By Norma Baldwin.
Whiting & Birch
Victoria Climbié enjoyed few rights. And it cannot be
claimed that in her brief life her rights were denied in order to
best protect her safety. This balance between protection and rights
is a key theme in the thoughtful series of essays that Norma
Baldwin has brought together.
This book is shaped by the teaching and teachers on the Warwick
University advanced course on child protection. It also
acknowledges both the child welfare system in Scotland and the
particular challenges posed by partnerships with black communities,
such as the private fostering of Nigerian children and protection
for Asian children. These chapters, in what is a very practical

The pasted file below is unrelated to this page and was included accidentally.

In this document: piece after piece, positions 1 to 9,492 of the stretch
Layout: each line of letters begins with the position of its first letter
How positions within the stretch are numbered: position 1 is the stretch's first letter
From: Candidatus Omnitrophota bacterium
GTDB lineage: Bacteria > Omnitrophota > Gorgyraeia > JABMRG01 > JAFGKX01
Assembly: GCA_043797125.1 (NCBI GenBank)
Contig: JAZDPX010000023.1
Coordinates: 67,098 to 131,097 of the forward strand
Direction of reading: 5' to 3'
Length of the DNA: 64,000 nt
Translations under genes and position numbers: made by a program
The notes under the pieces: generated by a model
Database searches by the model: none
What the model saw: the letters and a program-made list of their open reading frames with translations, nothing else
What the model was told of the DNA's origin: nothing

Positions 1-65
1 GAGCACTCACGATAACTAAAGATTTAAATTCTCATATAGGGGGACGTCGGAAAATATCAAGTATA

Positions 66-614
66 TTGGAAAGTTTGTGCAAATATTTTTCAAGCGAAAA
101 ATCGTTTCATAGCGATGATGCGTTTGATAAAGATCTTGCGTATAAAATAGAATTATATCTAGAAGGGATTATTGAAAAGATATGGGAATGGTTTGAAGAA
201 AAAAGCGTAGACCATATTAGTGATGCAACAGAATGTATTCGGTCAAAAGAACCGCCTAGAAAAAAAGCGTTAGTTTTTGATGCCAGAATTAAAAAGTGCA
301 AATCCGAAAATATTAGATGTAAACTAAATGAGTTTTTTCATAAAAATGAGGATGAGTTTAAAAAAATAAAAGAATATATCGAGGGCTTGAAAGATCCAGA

source book, help to show the complexity of the subject matter
Equally useful are considerations of disabled children, issues
of rights in education and the physical and sexual abuse of
The book ends with an affirming survey of what people in the Healey
ward of Coventry felt was necessary to support their rights to
bring up children. This confirms the necessity of listening to
people define their own rights and the divergence, sometimes,
between private difficulties and public policies.
Chris Hanvey is UK director of operations,